44 of 46 people found the following review helpful
Intriguing but not likeable,
This review is from: A Death in the Family: My Struggle Book 1 (Kindle Edition)
I can not decide whether or not I like this book. I found it self-indulgent, and I at times felt that the author was incredibly arrogant. The book appears to have been written as self-therapy, to cleanse the author of his feelings about his father. We never really find out why the author hated his father so much, nor do we discover much about what seems to have been a very good relationship with his mother. The style of the book is sometimes very difficult to read: there are whole pages without a single paragraph break, and there is little flow of narrative. You could start reading this book at any point and not lose the flow.
This book definitely is not as good as the praise at the front of the book suggests. But at the same time, I did want to read it. Although not likeable, the author's character is intriguing; his observations of human nature are fascinating, his descriptions of the things he sees brings them alive. And yet he appears to have no ability to interpret his own behaviour. It has bee suggested that the author may be somewhere on the autism spectrum; he is highly intelligent, but seems unable to truly relate to others.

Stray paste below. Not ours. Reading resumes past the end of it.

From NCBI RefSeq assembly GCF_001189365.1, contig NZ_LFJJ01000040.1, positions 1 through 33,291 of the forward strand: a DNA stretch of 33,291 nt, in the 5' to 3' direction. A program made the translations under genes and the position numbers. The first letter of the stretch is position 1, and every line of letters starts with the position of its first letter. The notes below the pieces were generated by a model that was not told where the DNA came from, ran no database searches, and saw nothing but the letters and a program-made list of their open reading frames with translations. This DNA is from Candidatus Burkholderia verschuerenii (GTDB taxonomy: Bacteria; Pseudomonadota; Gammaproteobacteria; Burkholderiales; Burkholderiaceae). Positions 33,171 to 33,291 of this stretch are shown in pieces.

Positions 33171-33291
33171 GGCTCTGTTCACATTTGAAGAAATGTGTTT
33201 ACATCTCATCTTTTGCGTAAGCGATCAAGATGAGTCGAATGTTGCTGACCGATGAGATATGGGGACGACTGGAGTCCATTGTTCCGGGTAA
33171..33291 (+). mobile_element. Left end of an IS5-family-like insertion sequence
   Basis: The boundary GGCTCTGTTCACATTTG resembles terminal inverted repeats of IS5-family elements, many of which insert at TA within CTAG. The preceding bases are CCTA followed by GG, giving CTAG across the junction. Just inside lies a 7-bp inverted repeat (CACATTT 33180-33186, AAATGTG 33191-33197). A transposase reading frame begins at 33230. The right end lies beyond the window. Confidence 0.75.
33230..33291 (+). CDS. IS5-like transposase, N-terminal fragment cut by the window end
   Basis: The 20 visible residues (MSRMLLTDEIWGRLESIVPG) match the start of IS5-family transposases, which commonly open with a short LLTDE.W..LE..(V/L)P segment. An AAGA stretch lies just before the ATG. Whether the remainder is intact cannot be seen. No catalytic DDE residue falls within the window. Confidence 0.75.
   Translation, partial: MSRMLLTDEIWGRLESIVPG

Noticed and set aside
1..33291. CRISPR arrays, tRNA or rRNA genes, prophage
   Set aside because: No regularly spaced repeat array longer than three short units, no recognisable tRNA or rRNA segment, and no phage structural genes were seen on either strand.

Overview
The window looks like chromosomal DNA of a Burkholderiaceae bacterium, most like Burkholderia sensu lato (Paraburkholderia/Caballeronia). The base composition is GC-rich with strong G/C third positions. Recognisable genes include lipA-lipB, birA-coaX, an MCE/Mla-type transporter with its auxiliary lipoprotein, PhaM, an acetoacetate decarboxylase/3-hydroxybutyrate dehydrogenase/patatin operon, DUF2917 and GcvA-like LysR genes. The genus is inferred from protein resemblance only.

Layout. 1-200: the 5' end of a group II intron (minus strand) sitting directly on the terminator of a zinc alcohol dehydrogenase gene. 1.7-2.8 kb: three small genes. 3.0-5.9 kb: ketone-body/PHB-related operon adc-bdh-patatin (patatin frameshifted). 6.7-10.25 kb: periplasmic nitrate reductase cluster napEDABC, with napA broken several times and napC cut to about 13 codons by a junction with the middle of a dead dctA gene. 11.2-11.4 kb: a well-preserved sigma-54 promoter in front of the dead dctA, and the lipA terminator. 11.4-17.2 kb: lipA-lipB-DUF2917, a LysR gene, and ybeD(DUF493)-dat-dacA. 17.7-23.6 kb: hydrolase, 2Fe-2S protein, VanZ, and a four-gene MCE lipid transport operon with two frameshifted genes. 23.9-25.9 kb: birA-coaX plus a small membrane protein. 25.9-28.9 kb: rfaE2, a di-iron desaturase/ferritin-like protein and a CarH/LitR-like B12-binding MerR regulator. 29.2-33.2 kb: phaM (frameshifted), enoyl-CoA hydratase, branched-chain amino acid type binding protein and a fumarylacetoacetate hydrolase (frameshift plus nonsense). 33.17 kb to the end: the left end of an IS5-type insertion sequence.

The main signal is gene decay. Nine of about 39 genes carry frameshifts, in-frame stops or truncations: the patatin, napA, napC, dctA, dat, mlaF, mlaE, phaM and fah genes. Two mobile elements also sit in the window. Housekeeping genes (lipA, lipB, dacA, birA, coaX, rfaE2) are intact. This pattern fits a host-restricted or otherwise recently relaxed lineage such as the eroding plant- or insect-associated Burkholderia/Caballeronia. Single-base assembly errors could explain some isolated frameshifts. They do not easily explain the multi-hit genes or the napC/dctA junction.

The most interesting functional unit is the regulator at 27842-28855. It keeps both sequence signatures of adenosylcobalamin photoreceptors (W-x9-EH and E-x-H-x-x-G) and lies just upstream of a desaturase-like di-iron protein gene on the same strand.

I can't say I enjoyed the book. I can't say I would recommend it to others to read. But I am glad I took the time to read it.
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Initial post: 31 May 2014 11:29:13 BDT
Mark Twain says:
I understand how you feel about the book and its author but I think it depends on how you read it. His exacerbated self-awareness and self-analysis can get on a reader's nerves. I certainly wouldn't approach it as a classic Bildungsroman or model for life, you would naturally be disappointed. But on the other hand it tells us a lot about how people really think and feel - not always attractive or exemplary to be sure, but worth investigating.
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